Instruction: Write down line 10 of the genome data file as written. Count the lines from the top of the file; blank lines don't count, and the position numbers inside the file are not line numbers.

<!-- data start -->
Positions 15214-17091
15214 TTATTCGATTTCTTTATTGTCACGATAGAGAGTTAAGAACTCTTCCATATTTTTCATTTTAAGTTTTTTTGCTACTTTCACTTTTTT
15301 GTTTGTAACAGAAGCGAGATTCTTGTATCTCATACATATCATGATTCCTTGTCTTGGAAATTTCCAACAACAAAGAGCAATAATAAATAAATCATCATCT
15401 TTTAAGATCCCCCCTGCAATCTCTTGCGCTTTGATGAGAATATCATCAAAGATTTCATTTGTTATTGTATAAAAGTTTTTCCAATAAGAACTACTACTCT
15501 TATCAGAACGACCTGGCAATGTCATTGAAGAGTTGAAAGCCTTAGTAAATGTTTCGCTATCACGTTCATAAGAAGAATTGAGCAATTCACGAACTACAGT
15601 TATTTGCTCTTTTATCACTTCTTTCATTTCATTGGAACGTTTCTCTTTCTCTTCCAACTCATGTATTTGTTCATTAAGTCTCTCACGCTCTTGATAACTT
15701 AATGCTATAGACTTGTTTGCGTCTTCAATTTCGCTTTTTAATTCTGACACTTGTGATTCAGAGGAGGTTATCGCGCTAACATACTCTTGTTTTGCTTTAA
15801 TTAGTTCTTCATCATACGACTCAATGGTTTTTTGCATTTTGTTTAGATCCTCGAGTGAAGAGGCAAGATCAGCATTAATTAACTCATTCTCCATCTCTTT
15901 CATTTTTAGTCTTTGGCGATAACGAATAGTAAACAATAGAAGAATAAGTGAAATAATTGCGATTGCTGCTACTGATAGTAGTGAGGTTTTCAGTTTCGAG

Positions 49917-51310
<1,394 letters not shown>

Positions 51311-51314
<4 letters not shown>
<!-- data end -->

Positions 49917-51310